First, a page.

Meath farmers are going back to their western roots
Meath farmers are tracing their agri roots from so-called "congested districts" of Connacht to superior holdings of the Royal county as part of a new book.
The Meath Land Commission Heritage Group (MLCHG), are eager to collect stories, photographs and insights relating to the Land Commission Resettlement Programme within the county, which operated from the 1920s to the mid-1970s.
The aim of the project is to document the significant influence the Land Commission - a controversial body created in 1881 to redistribute farmland in Ireland - had on the county in terms of its agricultural, social, economic and sporting identity.
Organisers say those with a direct link to this influential period are now a "diminishing generation," as such they hope this new venture will preserve these special stories for both present and future generations.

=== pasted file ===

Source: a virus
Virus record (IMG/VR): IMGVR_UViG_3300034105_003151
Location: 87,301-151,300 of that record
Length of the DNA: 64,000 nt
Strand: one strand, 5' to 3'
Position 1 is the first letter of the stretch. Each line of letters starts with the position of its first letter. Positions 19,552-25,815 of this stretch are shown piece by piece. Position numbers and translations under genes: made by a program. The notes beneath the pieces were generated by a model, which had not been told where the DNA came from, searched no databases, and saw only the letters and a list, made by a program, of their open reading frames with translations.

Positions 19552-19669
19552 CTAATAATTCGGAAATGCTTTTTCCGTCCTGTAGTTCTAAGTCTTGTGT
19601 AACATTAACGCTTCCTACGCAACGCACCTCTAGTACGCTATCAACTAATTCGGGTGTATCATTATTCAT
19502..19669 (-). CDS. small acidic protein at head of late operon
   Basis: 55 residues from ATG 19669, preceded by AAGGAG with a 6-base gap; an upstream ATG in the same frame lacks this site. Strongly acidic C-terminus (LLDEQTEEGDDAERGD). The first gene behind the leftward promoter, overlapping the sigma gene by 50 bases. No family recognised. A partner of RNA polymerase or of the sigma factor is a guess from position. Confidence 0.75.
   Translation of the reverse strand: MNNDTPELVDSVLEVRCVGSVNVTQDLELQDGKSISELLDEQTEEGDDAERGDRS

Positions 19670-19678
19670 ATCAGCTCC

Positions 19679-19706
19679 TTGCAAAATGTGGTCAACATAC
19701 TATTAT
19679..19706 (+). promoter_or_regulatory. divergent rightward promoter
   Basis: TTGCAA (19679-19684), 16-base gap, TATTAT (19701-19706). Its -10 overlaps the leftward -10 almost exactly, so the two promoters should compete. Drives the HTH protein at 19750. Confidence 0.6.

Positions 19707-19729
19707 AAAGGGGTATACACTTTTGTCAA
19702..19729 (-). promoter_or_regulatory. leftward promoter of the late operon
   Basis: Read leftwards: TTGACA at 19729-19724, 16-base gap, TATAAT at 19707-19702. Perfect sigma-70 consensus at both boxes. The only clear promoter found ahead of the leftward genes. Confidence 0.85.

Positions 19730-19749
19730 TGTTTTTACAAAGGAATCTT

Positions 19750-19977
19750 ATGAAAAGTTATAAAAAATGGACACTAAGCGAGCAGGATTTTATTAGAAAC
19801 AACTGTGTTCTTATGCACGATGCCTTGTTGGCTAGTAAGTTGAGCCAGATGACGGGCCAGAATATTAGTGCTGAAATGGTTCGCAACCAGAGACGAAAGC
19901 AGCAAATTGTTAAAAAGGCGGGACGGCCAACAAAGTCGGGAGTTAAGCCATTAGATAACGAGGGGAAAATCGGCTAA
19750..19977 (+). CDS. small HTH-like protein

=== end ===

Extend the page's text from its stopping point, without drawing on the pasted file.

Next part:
Pat Farrelly, chief organiser of the MLCHG said it is "vital" that the experiences and stories of these families are not lost.
"We want to document the movement of our people, where they came from, the estate that they moved to, the year they arrived so we will have an archive for people for years to come.
"In 50 years times when people come to Meath to trace their heritage they will be able to access all the typical Land Commission information from that period," he said.
Over the last year the group have collected dozens of colourful stories of farm families that originated in Mayo, Kerry and west Cork.